The Doctrine of Discovery has been the seedbed of racism and colonialism for centuries, but Christians are beginning to wake up to the harm it has caused. A number of churches and organizations have made statements repudiating the Doctrine of Discovery in the past several years, and some are calling for much more concrete steps to follow. Here is a survey of some of the groups that have spoken up:
In February of 2012 the World Council of Churches issued this statement on the Doctrine of Discovery and its Enduring Impact on Indigenous Peoples. They called on all member churches to do their own study of the history and respond.
The Episcopal Church issued a strong repudiation of the Doctrine of Discovery after the World Council of Churches and created the video which is embedded above, which I think is especially strong for the truth-telling it does regarding their own complicity in colonialism.
That same year, the Permanent Forum on Indigenous Issues at the United Nations made the Doctrine of Discovery their focus. They held open panels and debates on the issue and called for an international mechanism to investigate historical land claims. This is a continuation of their work raising awareness about indigenous rights following the Declaration on the Rights of Indigenous Peoples which the US reluctantly signed in 2007.
The New York Meeting of The Religious Society of Friends called for all Quakers to repudiate the Doctrine of Disovery.
There are several other denominations and organizations currently studying the Doctrine of Discovery and determining how they will respond. Including many groups within the Roman Catholic Church urging Pope Francis to revoke the 15th century bulls which form the original basis for the doctrine.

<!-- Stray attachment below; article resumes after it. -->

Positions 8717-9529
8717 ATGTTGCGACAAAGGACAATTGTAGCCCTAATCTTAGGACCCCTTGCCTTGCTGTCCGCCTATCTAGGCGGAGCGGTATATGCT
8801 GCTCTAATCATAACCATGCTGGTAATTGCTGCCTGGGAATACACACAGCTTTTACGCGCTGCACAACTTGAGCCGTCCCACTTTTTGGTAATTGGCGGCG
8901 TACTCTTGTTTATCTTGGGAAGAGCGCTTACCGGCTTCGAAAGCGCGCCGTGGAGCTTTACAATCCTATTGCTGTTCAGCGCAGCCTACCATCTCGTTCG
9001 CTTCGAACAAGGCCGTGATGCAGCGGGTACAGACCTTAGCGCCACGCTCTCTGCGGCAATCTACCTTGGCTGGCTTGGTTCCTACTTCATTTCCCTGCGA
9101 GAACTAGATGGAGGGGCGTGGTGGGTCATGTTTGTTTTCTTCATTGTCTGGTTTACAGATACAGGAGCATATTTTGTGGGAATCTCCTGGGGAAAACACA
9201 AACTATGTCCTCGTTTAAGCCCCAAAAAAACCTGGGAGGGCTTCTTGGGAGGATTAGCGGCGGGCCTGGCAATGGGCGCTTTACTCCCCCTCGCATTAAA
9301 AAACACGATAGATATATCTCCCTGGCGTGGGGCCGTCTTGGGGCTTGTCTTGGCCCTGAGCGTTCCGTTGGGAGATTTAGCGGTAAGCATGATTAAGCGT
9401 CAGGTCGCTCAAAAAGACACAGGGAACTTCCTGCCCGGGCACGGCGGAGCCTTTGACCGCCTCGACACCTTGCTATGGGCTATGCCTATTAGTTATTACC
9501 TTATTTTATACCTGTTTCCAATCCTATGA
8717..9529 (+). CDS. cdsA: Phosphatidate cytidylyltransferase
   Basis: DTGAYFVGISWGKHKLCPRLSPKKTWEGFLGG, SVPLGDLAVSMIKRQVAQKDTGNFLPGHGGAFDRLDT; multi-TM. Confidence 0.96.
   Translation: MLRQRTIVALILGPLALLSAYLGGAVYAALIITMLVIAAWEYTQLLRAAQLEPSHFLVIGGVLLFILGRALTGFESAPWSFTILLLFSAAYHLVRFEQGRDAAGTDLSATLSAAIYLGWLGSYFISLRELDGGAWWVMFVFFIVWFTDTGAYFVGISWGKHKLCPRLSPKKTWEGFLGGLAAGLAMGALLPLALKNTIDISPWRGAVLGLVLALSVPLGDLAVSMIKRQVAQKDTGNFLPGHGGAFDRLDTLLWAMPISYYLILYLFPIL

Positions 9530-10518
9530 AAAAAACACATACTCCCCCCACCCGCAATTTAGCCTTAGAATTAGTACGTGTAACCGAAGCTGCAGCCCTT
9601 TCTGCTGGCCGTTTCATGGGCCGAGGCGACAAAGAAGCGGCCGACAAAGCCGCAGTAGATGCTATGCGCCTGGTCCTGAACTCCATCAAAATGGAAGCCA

Such actions may seem largely symbolic, but they are a necessary beginning point for further truth-telling and reconciliation, and there are further steps that can be taken!
Energy is building for the establishment of a national truth and reconciliation commission to explore the history of exploitation of Native Americans and current realities. You can contribute financially to help make that a reality.
Even more important than what may happen at the national level are local relationships and peacemaking. An excellent example of this is the relationship between the Rocky Mountain Synod of the ELCA and the Four Winds American Indian Council. After years of collaboration, just a few weeks ago a ceremony was held to officially return land which the church had held for 100 years to an Indian community in Denver.
All of the land the church owns in this country once belonged to indigenous people. All. Of. It. Almost none of it was acquired justly. What would it mean for us to begin making amends for that theft? Can we build relationships? Can we find ways to return land where it is possible, and to share ownership elsewhere? As churches close can some of that property be deeded to nearby Native American communities?
Nothing will undo the past, but we can build a future which conforms to a better pattern.